Life and Style
food + drinkHarrods launches gourmet food qualification for staff
Arts and Entertainment
Michael Flatley prepares to bid farewell to the West End stage
danceMichael Flatley hits West End for last time alongside Team GB World champion Alice Upcott
Life and Style
Horst P Horst mid-fashion shoot in New York, 1949
fashionFar-reaching retrospective to celebrate Horst P Horst's six decades of creativity
News
Members and supporters of the lesbian, gay, bisexual, transgender (LGBT) community walk with a rainbow flag during a rally in July
i100
Life and Style
Black Ivory Coffee is made using beans plucked from elephants' waste after ingested by the animals
food + drinkFirm says it has created the "rarest" coffee in the world
Arts and Entertainment
Jamie T plays live in 2007 before going on hiatus from 2010
arts + entsSinger-songwriter will perform on the Festival Republic Stage
Life and Style
food + drinkThese simple recipes will have you refreshed within minutes
Caption competition
Caption competition
Have you tried new the Independent Digital Edition apps?
Daily Quiz
Independent Dating
and  

By clicking 'Search' you
are agreeing to our
Terms of Use.

Career Services
iJobs Job Widget
iJobs General

SQL Developer (TSQL, SSRS, SSAS) Fund Manager - London

£45000 - £50000 per annum + Benefits: Harrington Starr: SQL Developer (TSQL, S...

Software Developer (JavaScript, TDD, Jasmine, Angular.JS)

Negotiable: Harrington Starr: Software Developer (JavaScript, TDD, Jasmine, An...

Front-End UI/UX Developer (HTML5, CSS, JavaScript, jQuery, Ang

£45000 - £50000 per annum + Benefits + Bonus: Harrington Starr: Front-End UI/U...

C#.NET Server Side Developer (C#, XML, WCF, Unit Testing,SQL)

£30000 - £40000 per annum + benefits+bonus+package: Harrington Starr: C#.NET ...

Day In a Page

All this talk of an ‘apocalyptic’ threat is simply childish

Robert Fisk: All this talk of an ‘apocalyptic’ threat is simply childish

Chuck Hagel and Martin Dempsey were pure Hollywood. They only needed Tom Cruise
Mafia Dons: is the Camorra in control of the Granite City?

Mafia Dons: is the Camorra in control of the Granite City?

So claims an EU report which points to the Italian Mob’s alleged grip on everything from public works to property
Emmys look set to overhaul the Oscars as Hollywood’s prize draw

Emmys look set to overhaul the Oscars as Hollywood’s prize draw

Once the poor relation, the awards show now has the top stars and boasts the best drama
What happens to African migrants once they land in Italy during the summer?

What happens to migrants once they land in Italy?

Memphis Barker follows their trail through southern Europe
French connection: After 1,300 years, there’s a bridge to Mont Saint-Michel

French connection: After 1,300 years, there’s a bridge to Mont Saint-Michel

The ugly causeway is being dismantled, an elegant connection erected in its place. So everyone’s happy, right?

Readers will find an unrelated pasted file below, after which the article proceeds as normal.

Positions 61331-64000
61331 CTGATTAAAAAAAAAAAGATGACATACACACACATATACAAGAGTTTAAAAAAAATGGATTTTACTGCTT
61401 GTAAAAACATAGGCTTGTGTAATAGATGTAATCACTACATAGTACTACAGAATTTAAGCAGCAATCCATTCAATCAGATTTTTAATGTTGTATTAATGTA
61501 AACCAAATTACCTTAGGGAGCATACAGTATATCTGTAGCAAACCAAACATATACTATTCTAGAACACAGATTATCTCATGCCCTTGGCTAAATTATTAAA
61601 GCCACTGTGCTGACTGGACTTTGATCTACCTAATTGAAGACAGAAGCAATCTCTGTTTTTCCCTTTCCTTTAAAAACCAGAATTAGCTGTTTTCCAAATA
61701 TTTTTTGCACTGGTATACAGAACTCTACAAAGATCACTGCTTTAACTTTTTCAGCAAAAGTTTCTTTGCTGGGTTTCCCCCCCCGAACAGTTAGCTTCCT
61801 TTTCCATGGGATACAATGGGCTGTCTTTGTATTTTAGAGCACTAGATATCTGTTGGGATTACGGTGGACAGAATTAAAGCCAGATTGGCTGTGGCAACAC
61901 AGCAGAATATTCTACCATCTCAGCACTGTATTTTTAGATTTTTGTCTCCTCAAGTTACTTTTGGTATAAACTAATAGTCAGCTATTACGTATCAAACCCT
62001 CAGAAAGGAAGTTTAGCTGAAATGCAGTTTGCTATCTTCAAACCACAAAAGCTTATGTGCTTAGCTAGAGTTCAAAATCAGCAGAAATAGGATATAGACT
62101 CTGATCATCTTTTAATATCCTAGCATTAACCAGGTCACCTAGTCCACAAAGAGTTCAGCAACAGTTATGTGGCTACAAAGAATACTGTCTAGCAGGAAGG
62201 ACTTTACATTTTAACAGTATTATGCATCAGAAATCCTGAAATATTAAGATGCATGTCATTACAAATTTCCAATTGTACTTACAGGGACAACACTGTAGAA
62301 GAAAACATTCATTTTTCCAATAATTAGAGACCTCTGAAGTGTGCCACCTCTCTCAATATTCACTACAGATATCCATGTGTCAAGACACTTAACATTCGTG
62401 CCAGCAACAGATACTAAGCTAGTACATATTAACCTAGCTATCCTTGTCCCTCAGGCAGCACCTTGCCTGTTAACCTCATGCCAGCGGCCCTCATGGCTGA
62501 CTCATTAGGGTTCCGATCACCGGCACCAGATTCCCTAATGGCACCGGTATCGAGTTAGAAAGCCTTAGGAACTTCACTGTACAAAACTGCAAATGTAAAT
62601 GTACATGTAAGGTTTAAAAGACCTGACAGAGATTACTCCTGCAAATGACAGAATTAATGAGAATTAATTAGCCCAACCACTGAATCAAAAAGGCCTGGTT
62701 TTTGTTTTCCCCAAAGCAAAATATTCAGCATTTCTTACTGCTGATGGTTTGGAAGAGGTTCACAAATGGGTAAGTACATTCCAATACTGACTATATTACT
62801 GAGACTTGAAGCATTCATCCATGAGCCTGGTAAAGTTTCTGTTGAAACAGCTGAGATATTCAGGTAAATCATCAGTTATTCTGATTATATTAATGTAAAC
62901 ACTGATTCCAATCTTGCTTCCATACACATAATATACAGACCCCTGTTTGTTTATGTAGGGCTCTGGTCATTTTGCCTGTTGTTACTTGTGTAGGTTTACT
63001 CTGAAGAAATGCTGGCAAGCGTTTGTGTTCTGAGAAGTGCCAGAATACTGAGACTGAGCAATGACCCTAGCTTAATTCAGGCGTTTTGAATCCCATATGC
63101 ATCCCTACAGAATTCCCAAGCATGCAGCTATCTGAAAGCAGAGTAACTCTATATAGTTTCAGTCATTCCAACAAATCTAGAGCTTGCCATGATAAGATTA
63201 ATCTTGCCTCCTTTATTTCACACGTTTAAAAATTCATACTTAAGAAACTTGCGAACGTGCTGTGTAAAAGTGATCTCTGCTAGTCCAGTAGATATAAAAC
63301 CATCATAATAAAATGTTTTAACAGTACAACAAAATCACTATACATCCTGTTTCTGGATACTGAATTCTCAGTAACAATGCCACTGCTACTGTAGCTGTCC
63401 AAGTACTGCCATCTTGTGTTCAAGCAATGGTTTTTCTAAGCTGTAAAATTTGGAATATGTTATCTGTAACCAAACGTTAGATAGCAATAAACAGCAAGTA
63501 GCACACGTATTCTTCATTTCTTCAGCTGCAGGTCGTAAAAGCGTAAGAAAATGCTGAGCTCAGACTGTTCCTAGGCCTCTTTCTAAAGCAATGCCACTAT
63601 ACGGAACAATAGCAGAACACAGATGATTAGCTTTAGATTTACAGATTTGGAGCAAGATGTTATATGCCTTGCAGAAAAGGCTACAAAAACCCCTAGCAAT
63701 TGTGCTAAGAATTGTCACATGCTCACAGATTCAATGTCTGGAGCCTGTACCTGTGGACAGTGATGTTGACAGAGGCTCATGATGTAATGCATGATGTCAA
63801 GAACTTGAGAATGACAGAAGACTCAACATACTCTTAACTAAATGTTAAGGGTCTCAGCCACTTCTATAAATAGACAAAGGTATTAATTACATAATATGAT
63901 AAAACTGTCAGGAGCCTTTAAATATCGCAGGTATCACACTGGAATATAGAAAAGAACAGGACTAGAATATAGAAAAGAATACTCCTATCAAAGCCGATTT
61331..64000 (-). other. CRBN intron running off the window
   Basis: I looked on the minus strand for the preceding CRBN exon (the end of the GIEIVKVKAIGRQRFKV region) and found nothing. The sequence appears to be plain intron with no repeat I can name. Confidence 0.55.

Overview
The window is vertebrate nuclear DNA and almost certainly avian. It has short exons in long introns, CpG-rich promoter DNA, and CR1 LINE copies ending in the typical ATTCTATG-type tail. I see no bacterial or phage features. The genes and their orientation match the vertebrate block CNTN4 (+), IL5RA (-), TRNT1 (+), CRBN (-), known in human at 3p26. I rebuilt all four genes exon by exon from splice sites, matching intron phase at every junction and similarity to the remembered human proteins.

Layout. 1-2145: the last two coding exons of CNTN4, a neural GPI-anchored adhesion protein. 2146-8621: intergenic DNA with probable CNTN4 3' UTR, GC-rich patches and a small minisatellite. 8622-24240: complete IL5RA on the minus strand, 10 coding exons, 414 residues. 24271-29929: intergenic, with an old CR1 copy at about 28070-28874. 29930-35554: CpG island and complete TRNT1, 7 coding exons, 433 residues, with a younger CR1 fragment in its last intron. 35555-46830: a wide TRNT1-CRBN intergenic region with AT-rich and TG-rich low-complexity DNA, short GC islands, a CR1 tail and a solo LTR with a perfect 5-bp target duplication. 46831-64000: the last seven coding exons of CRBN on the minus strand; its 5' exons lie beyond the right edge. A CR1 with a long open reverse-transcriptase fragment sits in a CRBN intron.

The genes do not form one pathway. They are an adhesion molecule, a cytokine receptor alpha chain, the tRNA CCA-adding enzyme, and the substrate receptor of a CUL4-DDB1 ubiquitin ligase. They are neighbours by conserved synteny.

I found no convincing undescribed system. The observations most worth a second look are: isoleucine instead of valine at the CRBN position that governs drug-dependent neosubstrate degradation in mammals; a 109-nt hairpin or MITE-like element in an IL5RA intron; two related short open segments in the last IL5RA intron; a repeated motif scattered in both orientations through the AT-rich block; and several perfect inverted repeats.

Frank Mugisha: Uganda's most outspoken gay rights activist on changing people's attitudes, coming out, and the threat of being attacked

Frank Mugisha: 'Coming out was a gradual process '

Uganda's most outspoken gay rights activist on changing people's attitudes, coming out, and the threat of being attacked
Radio 1 to hire 'YouTube-famous' vloggers to broadcast online

Radio 1’s new top ten

The ‘vloggers’ signed up to find twentysomething audience
David Abraham: Big ideas for the small screen

David Abraham: Big ideas for the small screen

A blistering attack on US influence on British television has lifted the savvy head of Channel 4 out of the shadows
Florence Knight's perfect picnic: Make the most of summer's last Bank Holiday weekend

Florence Knight's perfect picnic

Polpetto's head chef shares her favourite recipes from Iced Earl Grey tea to baked peaches, mascarpone & brown sugar meringues...
Horst P Horst: The fashion photography genius who inspired Madonna comes to the V&A

Horst P Horst comes to the V&A

The London's museum has delved into its archives to stage a far-reaching retrospective celebrating the photographer's six decades of creativity
Mark Hix recipes: Try our chef's summery soups for a real seasonal refresher

Mark Hix's summery soups

Soup isn’t just about comforting broths and steaming hot bowls...
Tim Sherwood column: 'It started as a three-horse race but turned into the Grand National'

Tim Sherwood column

I would have taken the Crystal Palace job if I’d been offered it soon after my interview... but the whole process dragged on so I had to pull out
Eden Hazard: Young, gifted... not yet perfect

Eden Hazard: Young, gifted... not yet perfect

Eden Hazard admits he is still below the level of Ronaldo and Messi but, after a breakthrough season, is ready to thrill Chelsea’s fans
Tim Howard: I’m an old dog. I don’t get too excited

Tim Howard: I’m an old dog. I don’t get too excited

The Everton and US goalkeeper was such a star at the World Cup that the President phoned to congratulate him... not that he knows what the fuss is all about
Match of the Day at 50: Show reminds us that even the most revered BBC institution may have a finite lifespan – thanks to the opposition

Tom Peck on Match of the Day at 50

The show reminds us that even the most revered BBC institution may have a finite lifespan – thanks to the opposition